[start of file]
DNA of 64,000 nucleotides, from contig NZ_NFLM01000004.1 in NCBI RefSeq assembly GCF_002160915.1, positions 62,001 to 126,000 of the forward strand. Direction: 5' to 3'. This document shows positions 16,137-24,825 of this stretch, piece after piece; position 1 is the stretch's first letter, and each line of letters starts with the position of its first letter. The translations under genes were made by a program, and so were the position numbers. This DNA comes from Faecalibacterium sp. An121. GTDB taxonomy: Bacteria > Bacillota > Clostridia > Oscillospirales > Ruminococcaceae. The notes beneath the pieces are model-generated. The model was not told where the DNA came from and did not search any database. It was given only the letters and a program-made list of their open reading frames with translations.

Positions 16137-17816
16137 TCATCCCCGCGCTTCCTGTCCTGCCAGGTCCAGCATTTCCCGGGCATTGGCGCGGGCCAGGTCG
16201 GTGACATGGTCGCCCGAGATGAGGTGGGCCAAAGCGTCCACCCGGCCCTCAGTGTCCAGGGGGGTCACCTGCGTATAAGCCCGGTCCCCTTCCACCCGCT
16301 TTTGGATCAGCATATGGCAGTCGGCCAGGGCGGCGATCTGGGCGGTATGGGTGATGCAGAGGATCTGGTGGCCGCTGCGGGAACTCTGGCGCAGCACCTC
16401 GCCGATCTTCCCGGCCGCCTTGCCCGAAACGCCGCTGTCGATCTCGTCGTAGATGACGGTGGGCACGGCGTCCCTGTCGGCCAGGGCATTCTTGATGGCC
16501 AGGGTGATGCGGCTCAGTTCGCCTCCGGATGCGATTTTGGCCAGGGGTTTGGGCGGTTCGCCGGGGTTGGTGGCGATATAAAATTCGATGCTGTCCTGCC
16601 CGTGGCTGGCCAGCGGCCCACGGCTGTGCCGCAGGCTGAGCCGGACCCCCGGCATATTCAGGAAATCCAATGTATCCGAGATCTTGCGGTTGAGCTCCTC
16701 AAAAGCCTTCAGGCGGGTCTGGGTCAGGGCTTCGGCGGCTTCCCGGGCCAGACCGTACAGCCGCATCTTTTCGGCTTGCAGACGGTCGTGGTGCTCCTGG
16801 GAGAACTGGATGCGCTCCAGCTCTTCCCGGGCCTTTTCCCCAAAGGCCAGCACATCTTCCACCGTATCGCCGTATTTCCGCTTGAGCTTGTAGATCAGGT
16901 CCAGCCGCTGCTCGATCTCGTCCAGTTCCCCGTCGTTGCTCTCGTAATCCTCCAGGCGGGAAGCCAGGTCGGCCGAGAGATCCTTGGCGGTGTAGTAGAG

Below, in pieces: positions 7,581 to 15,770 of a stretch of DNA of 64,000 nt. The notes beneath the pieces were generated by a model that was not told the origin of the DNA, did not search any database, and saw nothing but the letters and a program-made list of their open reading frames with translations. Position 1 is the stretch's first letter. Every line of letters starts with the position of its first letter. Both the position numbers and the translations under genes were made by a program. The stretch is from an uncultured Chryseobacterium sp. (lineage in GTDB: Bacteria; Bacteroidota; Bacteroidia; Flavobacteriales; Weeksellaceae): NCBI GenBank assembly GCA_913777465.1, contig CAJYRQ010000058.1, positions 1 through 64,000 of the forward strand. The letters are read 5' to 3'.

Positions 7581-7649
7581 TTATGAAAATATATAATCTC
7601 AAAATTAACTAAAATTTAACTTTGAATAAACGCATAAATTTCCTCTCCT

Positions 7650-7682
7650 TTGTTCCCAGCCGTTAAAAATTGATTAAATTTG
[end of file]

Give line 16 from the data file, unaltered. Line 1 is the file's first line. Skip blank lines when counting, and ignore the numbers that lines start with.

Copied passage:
Positions 7650-7682